Born in 1956 into a wealth of traditional values, Calvin started woodcarving Northwest Coast Indian art at the age of 12. From 1972 to 1981, Calvin carved full time as an apprentice with Tony Hunt, Sr. (Arts of the Raven Gallery, Victoria, BC.). Calvin moved to his ancestral home of Fort Rupert in 1981 with his wife, Marie.
In May 1988, he carved and raised the Hunt Pole in Fort Rupert, (which is hereditarily owned by his oldest brother, George Hunt Sr.), with the assistance of his brothers, nephews and cousins, he also carved a memorial grave figure for his father at the Fort Rupert cemetery. These poles were the first such poles raised in the village in approximately 70 years.
With the resurgence of canoe building in 1993, Calvin and his nephew, Mervyn Child, carved a 32' Northern Style canoe that represented the Kwagu'l Nation at "Quatuwas" canoe gathering in Bella Bella. This canoe, named after his mother, "Maxwalaogwa", belongs to the Maxwalaogwa Canoe Society, formed by Calvin’s wife, Marie. Calvin has also carved the 32' Northern Style "I-Hos", and 40' Northern Style "Ugwamalis Gixdan", with Mervyn's assistance. He has helped with the carving of a Munka canoe, and a 37' West Coast Style canoe from Quatsino. Calvin and Mervyn Child are currently carving a Head Canoe.
In 1995, during a potlatch given by Calvin and his brother, Ross Hunt Sr., he received his Chief's name, Tlasutiwalis, from his wife's side of the family. In July of 1998, he was seated as the fourth primary Chief of the Mowachaht; the Hereditary Chieftainship, which belonged to his grandfather, Dr. Billy, of Tsuwana (Friendly Cove), his Chie’s name being "Nas soom yees".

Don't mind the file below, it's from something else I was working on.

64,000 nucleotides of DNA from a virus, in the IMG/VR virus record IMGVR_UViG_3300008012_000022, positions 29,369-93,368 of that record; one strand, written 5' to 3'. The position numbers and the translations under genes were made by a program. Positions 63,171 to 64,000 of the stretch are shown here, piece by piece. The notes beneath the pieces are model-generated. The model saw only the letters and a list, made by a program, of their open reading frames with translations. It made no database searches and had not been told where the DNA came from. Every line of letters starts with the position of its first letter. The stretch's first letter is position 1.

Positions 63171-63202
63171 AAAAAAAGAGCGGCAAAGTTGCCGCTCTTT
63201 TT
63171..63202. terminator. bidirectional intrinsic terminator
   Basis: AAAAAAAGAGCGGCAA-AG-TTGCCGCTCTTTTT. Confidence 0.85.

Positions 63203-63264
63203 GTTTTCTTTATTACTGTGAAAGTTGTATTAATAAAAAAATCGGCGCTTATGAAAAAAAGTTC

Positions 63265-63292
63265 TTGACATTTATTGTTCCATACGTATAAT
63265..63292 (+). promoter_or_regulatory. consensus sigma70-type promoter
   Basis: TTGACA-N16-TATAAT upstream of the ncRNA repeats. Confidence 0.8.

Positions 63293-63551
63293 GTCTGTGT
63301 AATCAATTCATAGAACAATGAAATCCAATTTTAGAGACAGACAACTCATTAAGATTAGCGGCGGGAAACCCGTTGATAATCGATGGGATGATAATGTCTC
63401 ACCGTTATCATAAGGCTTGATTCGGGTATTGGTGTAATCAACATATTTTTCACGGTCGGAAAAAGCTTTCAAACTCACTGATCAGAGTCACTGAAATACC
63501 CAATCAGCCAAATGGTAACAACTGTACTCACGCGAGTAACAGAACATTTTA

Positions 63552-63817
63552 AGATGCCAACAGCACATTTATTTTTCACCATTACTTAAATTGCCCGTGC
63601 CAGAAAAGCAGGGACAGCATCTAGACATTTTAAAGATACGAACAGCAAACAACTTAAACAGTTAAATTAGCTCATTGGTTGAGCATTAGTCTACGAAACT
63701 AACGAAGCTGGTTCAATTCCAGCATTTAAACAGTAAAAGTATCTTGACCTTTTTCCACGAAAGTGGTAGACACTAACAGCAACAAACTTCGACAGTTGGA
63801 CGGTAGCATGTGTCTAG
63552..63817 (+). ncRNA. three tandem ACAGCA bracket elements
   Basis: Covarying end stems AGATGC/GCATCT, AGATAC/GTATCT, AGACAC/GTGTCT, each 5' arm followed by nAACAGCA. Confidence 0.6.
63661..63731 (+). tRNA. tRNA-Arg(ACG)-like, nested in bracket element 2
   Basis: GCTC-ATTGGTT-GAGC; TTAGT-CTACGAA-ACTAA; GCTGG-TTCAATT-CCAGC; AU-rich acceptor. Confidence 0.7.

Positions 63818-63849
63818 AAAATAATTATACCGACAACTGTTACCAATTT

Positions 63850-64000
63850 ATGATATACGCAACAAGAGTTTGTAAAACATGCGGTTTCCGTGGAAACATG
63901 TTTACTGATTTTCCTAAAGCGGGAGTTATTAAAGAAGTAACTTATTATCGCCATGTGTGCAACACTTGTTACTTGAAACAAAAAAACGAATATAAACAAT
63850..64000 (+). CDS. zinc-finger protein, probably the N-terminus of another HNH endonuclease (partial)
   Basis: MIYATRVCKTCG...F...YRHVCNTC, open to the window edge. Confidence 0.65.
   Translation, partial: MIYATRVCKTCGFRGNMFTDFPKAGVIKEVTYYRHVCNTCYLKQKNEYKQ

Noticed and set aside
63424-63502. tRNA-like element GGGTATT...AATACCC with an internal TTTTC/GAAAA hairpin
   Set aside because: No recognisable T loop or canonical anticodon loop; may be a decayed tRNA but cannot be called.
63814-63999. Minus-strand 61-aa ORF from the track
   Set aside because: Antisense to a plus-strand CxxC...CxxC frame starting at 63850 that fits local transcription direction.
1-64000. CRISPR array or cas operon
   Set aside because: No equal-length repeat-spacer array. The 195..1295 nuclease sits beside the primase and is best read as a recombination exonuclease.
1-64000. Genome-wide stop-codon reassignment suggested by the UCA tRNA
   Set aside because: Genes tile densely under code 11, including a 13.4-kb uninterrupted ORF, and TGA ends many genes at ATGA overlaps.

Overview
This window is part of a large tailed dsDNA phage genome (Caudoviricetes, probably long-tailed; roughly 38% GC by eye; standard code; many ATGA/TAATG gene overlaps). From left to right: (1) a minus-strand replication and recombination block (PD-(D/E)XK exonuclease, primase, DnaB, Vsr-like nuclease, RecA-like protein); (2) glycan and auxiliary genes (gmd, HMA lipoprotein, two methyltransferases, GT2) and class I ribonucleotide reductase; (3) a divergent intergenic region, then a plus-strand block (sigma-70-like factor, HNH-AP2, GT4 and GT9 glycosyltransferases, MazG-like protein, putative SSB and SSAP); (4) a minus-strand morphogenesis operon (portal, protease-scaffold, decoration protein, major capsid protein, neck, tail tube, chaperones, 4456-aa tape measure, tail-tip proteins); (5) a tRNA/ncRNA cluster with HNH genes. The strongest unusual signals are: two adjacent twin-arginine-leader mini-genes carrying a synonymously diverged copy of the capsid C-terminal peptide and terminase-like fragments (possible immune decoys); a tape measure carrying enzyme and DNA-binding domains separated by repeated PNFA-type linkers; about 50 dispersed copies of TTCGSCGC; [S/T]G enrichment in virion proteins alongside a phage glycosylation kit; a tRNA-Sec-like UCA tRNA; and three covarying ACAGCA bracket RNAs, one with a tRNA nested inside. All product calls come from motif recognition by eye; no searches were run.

Calvin’s success as an artist has not gone unrecognized. In 2004 he was appointed to the Royal Canadian Academy and recieved the British Columbia Aboriginal Achievement Award in 2009. Calvin continues his work in Northwest Coast Indian artwork, working in wood, including canoe building, original silk-screened prints, gold and silver jewelry, and stone carving.
“My art work crosses the continuum of history and the present. I enjoy being able to share our culture with the world, and I feel very fortunate to have the capacity to pass on our Elders’ teachings. Most importantly, it is a way for us to teach our children, our “Gwa’layu”, (our reason for living) by providing a creative, inspiring environment that generates knowledge of their crests, legends, songs and dances, giving them a sound foundation of their identity.” - Calvin Hunt